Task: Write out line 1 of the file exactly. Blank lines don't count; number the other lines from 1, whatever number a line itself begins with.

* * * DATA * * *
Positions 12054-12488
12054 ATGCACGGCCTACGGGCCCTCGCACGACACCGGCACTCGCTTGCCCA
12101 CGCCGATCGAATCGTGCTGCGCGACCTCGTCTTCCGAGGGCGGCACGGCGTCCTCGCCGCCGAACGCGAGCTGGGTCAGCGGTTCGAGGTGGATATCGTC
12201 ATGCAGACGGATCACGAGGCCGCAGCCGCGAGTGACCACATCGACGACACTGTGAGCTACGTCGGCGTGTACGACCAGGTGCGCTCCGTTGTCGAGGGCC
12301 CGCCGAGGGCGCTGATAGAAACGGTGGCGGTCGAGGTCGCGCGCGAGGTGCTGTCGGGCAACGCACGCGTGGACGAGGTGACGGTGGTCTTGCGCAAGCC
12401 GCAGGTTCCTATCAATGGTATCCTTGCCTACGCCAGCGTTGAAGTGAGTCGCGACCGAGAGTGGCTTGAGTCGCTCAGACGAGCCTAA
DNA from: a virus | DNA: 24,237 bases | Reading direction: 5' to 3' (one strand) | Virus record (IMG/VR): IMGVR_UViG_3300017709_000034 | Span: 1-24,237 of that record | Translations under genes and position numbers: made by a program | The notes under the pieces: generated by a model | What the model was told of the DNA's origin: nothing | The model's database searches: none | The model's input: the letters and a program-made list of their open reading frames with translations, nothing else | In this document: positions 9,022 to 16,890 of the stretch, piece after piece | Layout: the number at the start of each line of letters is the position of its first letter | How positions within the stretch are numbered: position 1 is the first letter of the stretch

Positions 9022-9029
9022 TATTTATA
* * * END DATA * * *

Positions 12054-12488